Because you have to do the repeat tomorrow.

    Totally not trying to poke the bear, lol.

    Just hopin' and prayin' that things start looking up "late this fall".
     
    Last edited: Aug 15, 2012
  12. chefedb

    chefedb

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    If all the places  bought that lasagna,  what would make you choose one place over another to go to , when they all taste the same. Same goes for all other already made entrees. Maybe it would be the color of tha paint on their wall or how close to the house.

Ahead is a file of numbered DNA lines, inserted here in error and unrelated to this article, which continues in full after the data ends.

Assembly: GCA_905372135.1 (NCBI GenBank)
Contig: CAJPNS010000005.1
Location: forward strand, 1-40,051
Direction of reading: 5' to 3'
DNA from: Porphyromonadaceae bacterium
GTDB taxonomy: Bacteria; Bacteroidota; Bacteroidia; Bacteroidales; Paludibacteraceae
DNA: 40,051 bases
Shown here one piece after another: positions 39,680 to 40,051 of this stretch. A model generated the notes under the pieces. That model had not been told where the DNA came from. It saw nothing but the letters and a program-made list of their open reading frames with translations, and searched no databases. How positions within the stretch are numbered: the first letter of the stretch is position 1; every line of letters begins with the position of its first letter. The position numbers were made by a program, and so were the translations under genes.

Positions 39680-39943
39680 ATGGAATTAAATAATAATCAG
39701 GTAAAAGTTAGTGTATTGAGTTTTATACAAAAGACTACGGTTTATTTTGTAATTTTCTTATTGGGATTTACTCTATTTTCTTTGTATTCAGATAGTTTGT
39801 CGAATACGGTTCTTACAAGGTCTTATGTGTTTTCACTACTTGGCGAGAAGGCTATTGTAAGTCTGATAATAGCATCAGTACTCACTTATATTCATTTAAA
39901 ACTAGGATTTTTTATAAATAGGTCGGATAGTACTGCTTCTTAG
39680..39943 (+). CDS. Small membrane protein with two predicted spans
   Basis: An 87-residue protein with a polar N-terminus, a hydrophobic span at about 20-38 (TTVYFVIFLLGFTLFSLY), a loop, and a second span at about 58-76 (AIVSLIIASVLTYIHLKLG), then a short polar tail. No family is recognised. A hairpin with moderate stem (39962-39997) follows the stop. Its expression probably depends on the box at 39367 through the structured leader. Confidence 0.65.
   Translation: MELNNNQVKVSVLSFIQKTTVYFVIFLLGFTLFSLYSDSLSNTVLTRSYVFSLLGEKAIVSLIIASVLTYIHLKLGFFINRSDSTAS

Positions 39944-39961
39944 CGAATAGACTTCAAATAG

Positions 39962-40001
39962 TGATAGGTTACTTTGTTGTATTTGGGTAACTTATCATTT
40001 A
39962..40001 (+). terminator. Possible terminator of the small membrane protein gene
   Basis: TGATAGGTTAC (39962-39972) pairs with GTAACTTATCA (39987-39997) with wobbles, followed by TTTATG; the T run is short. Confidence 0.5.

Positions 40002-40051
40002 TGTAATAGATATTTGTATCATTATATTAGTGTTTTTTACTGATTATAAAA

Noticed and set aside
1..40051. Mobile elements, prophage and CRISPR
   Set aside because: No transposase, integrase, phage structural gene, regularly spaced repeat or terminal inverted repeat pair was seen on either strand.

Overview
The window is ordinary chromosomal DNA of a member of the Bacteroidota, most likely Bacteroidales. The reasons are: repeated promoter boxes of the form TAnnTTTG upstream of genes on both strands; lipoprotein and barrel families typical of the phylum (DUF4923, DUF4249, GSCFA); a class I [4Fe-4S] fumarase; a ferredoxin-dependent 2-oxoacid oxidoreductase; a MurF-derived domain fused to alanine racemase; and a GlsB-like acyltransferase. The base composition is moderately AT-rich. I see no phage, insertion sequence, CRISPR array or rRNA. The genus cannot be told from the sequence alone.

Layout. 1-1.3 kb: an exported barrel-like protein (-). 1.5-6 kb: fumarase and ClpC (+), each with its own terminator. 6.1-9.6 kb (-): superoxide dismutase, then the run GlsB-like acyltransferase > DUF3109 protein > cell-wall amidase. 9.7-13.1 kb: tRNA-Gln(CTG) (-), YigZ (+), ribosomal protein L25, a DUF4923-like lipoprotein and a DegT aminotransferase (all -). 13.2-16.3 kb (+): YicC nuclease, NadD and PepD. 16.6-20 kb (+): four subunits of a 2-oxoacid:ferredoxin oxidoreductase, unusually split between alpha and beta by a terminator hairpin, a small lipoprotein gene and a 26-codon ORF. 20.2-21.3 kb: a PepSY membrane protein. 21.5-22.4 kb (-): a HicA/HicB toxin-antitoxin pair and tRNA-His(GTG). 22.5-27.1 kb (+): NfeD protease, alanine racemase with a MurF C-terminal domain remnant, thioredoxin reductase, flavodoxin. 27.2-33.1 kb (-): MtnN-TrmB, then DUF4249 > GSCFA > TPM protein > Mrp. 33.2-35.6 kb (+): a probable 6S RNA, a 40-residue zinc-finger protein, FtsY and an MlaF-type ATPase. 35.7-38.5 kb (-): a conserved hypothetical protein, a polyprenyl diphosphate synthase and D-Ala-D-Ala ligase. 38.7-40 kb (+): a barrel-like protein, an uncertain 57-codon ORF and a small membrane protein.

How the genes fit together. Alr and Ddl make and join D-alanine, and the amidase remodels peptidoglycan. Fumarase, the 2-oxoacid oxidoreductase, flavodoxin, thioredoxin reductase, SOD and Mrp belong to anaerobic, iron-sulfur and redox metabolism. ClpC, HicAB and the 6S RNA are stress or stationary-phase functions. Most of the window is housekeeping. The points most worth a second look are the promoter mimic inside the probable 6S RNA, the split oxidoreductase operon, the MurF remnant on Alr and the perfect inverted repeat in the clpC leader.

This to me is not dining, this is  glorified fast food with a white tablecloth. like Red Lobster. or Olive Garden
     
    Last edited: Aug 15, 2012
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  13. durangojo

    durangojo

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    people can eat well and healthy if kept simply enough. it just takes some planning and doing...all the money saved by eating at mickey d's or the like or primarily eating processed foods will be spent at the doctor's office down the road...that's a fact.

    joey
     
  14. petemccracken

    petemccracken

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    There is fueling and then there is eating.
     
     
  15. durangojo

    durangojo